Snake on a Plane! American snake heads home after unexpected border crossing

A young Western rat snake was admitted to Toronto Wildlife Centre (TWC) on May 1, after being found hiding in some tires in a transport truck when it arrived in the Greater Toronto Area (GTA) from the United States. The non-venomous, 3-foot snake had travelled over 2,000 km, all the way from Cooper Tire & Rubber Company’s tire manufacturing plant in Texarkana, Arkansas to one of their customers in Canada.

The snake arrived at TWC dehydrated and with injuries to his back, presumably from traveling among the heavy tires. The wild patient was treated for his injuries and has recovered, but is frightened and stressed in captivity and needs to go home, back to Texarkana.

Although Ontario has its own species of rat snake, which is the largest snake in Canada, they are a species-at-risk and endangered in parts of the province. The Western rat snake is not found in Ontario, and it is important that all wild animals be released in their own home territory.

Toronto Wildlife Centre staff have been hard at work for weeks making arrangements to send the travelling snake back to his native area.

TWC’s Executive Director Nathalie Karvonen (far left) and Executive Assistant Sara Duffus-Martin (far right) prepare the Western rat snake for the drive to Detroit with volunteer drivers Michael and Anne.

Today, the young snake will be carefully enclosed in an appropriate travel carrier and driven to the Canada/U.S. border where he (and his U.S. Fish and Wildlife Service paperwork) will be inspected for re-entry back into the United States. He will then be driven to the Detroit airport where he will board a plane and be placed in a climate-controlled compartment to fly to Little Rock, Arkansas. A representative from Cooper Tire will pick the snake up from that airport and drive him to the plant in Texarkana, a two-hour journey, where he will be released back into his forest home.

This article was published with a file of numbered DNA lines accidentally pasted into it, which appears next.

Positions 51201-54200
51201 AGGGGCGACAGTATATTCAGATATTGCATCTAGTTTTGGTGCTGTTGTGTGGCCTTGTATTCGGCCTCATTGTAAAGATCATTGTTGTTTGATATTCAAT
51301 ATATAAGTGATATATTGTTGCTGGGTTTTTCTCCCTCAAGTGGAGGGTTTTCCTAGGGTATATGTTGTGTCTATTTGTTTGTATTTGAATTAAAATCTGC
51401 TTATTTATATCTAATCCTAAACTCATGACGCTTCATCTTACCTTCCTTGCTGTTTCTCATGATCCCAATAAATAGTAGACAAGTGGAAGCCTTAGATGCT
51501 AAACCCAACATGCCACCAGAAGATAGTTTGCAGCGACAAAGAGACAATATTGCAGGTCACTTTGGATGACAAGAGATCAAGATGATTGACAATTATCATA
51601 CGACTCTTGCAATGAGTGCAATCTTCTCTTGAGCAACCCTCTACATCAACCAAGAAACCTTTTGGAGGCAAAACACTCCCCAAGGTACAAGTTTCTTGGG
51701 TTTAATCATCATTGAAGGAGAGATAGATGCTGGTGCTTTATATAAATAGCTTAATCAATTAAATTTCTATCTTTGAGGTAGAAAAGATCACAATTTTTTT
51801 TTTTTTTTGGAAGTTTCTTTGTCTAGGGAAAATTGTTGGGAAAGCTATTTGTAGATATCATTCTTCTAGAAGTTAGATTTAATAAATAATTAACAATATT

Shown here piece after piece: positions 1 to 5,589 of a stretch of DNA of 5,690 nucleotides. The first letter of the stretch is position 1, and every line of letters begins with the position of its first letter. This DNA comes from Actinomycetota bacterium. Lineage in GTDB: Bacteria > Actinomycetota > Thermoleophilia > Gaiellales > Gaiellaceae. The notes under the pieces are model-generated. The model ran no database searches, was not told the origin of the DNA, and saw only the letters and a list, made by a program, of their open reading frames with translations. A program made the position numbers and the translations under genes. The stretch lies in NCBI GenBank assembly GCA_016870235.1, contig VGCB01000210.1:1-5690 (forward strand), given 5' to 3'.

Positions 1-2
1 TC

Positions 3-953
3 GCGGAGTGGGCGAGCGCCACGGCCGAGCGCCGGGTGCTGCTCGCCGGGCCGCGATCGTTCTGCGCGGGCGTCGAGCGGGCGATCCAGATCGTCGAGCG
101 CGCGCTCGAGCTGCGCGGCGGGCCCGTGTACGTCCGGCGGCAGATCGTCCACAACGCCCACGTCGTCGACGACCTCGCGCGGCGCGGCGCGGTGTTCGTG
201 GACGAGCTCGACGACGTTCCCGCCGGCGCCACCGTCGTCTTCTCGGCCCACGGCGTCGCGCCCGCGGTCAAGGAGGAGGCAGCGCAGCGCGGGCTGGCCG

The team at Cooper Tire has been very helpful and is happy to welcome the snake back. “This snake has made an incredible journey, and we are pleased to work with the TWC to ensure he is returned to his home,” said Jon Huffman, Cooper’s Canadian Sales Manager. “In recognition of the outstanding work done by the Centre, for this snake and countless other animals, Cooper has donated a $1,000 gift voucher for tires to be auctioned at the TWC’s annual Wild Ball fundraising gala and we are happy to support their life-saving work.”

Rat snakes are non-venomous and pose no danger to people. They feed on insects and small rodents such as mice and rats, playing an important ecological role by keeping rodent populations at bay. In fact, they got their name because of their love of eating rats! Rat snakes are smart. They know that their own predators fear the deadly rattle of a rattlesnake so when threatened, they may “rattle” their tail, pretending to be one of these dangerous snakes. Unfortunately, this sometimes causes people to kill them out of falsely perceived danger.

Western rat snakes grow to be 6 feet long so this travelling snake, at only 3 feet in length, is still young. With an average life span of 15 years, this animal may recover well from his ordeal and live out a long and happy life in the wild.